>> vendors to never release their changes if they so desire.
> BSD was simply chosen because basically every vendor said they would not
> (be able to) use GPL licensed code for their firmware.
> So it was BSD license or no (Open Source) firmware at all.
> You might find that sad (I do), but that's what it is.

There are quite a few GPL licensed bootloaders and they are doing quite
fine I think, so it's not that clear cut.

>> It seems like some platforms even went down this path already and only
>> released blobs, hence, no security fixes etc.
> If you don't control the platform (servers), then you still have some
> power as a customer to ask for releasing the firmware source. AFAIK this
> is well understood by the vendors, as it is a good selling point against
> x86.

Every single time I asked a vendor for changes to BSD-licensed sources,
I either got silent treatment or was told off. Hence, I am not a fan of
BSD license at all.

> And what I meant above is that this is in contrast to x86, where most of
> the firmware ("BIOS") is proprietary and consists of many third-party
> parts. So even when your system vendor wanted, it couldn't possibly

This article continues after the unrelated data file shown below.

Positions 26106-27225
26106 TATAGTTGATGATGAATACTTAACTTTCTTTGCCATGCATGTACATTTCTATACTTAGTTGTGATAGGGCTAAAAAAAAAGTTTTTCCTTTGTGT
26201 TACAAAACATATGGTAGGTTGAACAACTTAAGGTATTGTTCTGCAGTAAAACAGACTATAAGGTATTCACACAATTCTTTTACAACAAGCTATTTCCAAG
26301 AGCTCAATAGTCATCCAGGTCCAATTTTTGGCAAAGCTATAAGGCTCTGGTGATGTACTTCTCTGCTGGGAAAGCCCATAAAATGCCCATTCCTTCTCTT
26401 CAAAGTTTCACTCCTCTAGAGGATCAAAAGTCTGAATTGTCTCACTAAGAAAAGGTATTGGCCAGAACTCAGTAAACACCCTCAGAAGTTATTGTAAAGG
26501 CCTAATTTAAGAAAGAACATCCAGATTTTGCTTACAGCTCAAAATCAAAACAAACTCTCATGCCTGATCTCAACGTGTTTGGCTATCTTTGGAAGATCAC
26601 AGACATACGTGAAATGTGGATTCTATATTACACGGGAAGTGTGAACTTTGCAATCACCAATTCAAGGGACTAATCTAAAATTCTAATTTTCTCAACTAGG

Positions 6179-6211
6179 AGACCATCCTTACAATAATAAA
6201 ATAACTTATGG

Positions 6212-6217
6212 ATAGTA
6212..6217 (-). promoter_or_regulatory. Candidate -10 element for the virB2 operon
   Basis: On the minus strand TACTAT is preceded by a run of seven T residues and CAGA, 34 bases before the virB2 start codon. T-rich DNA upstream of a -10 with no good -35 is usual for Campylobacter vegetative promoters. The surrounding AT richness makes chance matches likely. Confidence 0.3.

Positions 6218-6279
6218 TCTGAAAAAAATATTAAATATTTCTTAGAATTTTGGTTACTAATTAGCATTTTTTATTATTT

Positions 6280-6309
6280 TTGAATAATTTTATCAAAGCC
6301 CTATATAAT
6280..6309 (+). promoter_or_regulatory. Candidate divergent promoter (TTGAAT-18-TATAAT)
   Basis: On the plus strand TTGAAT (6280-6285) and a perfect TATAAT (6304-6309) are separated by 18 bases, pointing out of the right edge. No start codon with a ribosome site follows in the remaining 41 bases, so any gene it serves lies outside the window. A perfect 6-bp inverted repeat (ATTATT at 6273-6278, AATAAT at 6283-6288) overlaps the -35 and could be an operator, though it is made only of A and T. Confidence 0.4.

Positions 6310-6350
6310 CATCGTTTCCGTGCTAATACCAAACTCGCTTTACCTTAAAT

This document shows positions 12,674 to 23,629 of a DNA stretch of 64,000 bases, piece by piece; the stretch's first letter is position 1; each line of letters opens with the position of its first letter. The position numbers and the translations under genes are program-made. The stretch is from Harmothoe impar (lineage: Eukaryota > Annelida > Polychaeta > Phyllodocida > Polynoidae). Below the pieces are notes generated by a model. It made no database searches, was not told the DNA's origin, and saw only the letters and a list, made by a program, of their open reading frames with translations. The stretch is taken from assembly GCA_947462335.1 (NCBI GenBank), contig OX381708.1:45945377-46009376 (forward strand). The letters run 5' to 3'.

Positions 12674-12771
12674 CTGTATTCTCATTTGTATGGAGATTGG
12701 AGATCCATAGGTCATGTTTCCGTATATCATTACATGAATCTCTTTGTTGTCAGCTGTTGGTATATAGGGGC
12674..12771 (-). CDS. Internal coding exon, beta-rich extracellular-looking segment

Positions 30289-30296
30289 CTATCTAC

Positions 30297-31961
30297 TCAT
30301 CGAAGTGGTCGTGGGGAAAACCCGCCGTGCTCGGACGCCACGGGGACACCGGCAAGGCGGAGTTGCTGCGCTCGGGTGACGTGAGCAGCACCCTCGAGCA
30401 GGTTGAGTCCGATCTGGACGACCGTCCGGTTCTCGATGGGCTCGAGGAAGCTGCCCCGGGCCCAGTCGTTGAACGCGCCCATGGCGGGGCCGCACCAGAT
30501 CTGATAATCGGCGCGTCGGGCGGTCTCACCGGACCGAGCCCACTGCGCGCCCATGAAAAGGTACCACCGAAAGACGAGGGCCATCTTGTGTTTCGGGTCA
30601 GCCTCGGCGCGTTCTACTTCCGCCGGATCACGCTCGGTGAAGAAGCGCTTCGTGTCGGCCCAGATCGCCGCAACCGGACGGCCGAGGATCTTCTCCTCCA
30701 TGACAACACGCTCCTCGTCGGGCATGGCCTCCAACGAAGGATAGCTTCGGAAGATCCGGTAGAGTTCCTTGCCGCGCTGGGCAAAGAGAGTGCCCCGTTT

> publish the code. With the core firmware being Open Source, you have a
> much better chance of getting the source.
> If the vendor doesn't want to give code away, it would just use
> proprietary code anyway, probably of much worse quality.

Considering how many various blobs recent ARM64 systems are growing
(e.g. DDR4 init is usually a blob, some "secure" firmwares are blobs and
so on), I don't think BSD licensed bootloader will help here.

>>>> 4. Firmware security and open-sourceness suffers, overall.
>>>> One approach might be for ATF to split into a library which can be
>>>> linked into a new U-Boot phase and a driver/init bit that could be
>>>> used for other bootloaders, whatever they might be.
>>>> But in the meantime, I think it makes more sense to incorporate the
>>>> relevant parts of ATF into U-Boot and maintain them there, only for
>>>> the platforms that U-Boot supports. If ATF starts using GUIDs and the
>>>> like, we at least have somewhere to hide :-)
>>> What are the relevant parts, exactly? Do you want to rip them out? Use git submodules?
>>> For reasons I detailed before, I doubt the viability of the practical aspect alone.
>>> But on top of that, I see that ATF and U-Boot address two separate areas: CPU initialisation and secure world management on one side, and a very versatile bootloader running in the non-secure world on the other. Keeping them separate allows a clean separation and lets each project focus on its core functionality.
>>> I understand that this separation is not always as clear or as well implemented on every platform, but at least we should aim at this.
>> Shouldn't the "secure world" management be as open as possible then ?
> "as open as possible", yes. As mentioned above, this might probably be
> as good as it can get.

I would very much prefer for those security components to have
guaranteed source availability, but with BSD license, this is not gonna

Best regards,
Marek Vasut